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How to be radical in the most traditional locality

In the orthodox Jewish community of north-east London, a frustrated mother opened a nursery in her dining room to plug a gap in provision for children with special needs. Now the thriving centre seeks free-school status. Gaby Koppel reports

In the orthodox Jewish community of north-east London, a frustrated mother opened a nursery in her dining room to plug a gap in provision for children with special needs. Now the thriving centre seeks free-school status. Gaby Koppel reports

A group of teenage boys are sitting round a classroom table wearing black velvet skullcaps and listening intently to a teacher telling a story about a talking donkey.

"So, who hit the donkey - Yossi?"

There is a short pause and a bit of shuffling.


"Yes, Bilam, good answer!"

The scene in this Stamford Hill school is repeated in hundreds of classrooms all over the Jewish world. It is the study of the text at the heart of the religion, the Torah. But this particular lesson is extraordinary because the pupils in the class all have special needs, some of them profound. Side by Side, a school in the heart of Europe's largest Hassidic community, was one of the first in the orthodox world to teach Limudei Kodesh - Hebrew for religious studies - at any depth or complexity to pupils with learning disabilities.

Two teachers guide six pupils through the story using a series of pictures based on Makaton sign language to help them understand.

"The boys want to be like everyone else," says Rabbi Yanky Frankel. In a society where life revolves around prayer, it is essential for even the most challenged to grasp the crucial elements of observance. "We don't know how much they can take in, so we must offer them the maximum we can," he says.

But attitudes elsewhere in the community don't always keep up with the school's pioneering ethos. "One parent asked me why I had pictures on the wall of people with special needs smiling. They should be sad," says headteacher Gemma Blaker with a wry smile. "There's still a stigma surrounding people with special needs (in the Hassidic world). I think there's a lot of shame and people think it will affect shidduchim (arranged marriages) for the other siblings."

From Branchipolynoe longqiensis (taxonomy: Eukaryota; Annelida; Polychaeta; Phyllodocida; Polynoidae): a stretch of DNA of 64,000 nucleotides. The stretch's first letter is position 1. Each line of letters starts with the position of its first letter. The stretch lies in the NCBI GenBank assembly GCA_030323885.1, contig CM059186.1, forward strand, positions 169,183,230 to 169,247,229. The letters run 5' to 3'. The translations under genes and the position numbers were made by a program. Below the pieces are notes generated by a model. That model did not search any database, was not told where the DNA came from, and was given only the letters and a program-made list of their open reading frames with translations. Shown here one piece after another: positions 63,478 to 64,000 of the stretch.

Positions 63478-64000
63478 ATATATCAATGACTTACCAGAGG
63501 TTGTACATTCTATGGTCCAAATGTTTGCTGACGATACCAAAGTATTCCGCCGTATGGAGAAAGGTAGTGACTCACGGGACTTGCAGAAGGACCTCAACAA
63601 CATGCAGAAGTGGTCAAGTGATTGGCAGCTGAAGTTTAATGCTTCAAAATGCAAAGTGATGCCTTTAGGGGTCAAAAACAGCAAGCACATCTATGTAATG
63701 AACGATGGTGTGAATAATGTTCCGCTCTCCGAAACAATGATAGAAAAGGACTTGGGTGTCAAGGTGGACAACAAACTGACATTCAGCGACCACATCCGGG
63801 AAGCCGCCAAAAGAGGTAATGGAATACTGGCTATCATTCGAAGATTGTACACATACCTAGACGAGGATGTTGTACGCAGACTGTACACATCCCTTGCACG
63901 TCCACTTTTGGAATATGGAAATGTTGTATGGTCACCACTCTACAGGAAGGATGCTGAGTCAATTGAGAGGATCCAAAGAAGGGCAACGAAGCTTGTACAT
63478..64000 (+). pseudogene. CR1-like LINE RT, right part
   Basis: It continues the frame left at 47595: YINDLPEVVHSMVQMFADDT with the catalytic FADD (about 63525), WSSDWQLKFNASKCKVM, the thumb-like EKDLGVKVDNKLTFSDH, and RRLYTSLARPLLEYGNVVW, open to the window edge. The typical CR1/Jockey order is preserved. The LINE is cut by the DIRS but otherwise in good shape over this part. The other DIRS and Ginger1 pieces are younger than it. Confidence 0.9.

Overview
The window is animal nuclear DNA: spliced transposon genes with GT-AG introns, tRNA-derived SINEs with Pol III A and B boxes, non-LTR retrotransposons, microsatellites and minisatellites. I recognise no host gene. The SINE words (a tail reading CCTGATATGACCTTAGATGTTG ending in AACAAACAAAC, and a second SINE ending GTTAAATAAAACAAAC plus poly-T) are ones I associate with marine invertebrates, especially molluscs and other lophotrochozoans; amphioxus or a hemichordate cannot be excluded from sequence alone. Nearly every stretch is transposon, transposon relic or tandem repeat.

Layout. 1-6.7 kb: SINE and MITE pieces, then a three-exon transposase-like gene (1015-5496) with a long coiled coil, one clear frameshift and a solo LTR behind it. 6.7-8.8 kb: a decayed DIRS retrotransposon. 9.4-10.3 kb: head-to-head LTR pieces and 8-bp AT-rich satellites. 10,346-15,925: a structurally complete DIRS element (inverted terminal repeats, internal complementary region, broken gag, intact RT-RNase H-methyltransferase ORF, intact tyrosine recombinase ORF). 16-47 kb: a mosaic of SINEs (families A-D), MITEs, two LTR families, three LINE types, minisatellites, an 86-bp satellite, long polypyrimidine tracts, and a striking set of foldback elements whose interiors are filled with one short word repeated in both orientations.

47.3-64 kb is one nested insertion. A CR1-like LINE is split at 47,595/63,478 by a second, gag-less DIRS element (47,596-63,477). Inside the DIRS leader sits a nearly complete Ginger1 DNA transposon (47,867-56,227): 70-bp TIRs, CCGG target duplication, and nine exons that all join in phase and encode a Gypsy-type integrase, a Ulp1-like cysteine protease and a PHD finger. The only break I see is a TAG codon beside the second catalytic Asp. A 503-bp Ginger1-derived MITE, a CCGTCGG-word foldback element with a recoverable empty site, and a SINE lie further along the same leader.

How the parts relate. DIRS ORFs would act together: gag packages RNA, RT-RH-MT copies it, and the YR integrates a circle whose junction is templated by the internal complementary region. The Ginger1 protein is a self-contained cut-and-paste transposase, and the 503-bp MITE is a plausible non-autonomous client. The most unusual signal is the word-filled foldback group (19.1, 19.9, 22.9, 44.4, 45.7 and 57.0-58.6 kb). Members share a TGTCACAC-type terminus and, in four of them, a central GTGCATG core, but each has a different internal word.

Mrs Blaker is determined to change thinking from within by showing parents how much their children can achieve while sticking firmly to Jewish practice. "We are trying to do something radical in a traditional way," she says. "We like to think of ourselves as strong advocates of disability rights. It's something I'm passionate about."

Side by Side grew out of one mother's frustration with the choices available to her son, but the school had a difficult evolution precisely because of where and when it started. In 1996, Rebecca Rumpler wanted somewhere to educate her ninth and last child, a boy with Down's syndrome. She says, "I went around to the local schools to ask if they would take him in and they said 'no'." Judah couldn't just follow in the footsteps of his older siblings. By the mid-1990s, "integration" in mainstream schooling may well have become the buzzword around children with special needs, but it wasn't a trend that had impacted on Stamford Hill.

Here, north of the better-known Stoke Newington in the London borough of Hackney, is an enclave of 20,000 highly observant Jews, who pray at 65 synagogues crammed into a grid of car-lined streets. Men hurry along the pavements wearing long black coats and wide-brimmed hats, their curling ear-locks trailing behind. Married women wear wigs or headscarves, their wardrobe dictated by a conservative dress code of long sleeves and mid-calf skirts. You can hear Yiddish spoken in shops bearing Hebrew names like Kol Tov (All Good) Freezer Centre and Tiferes (Beauty) Dry Cleaners.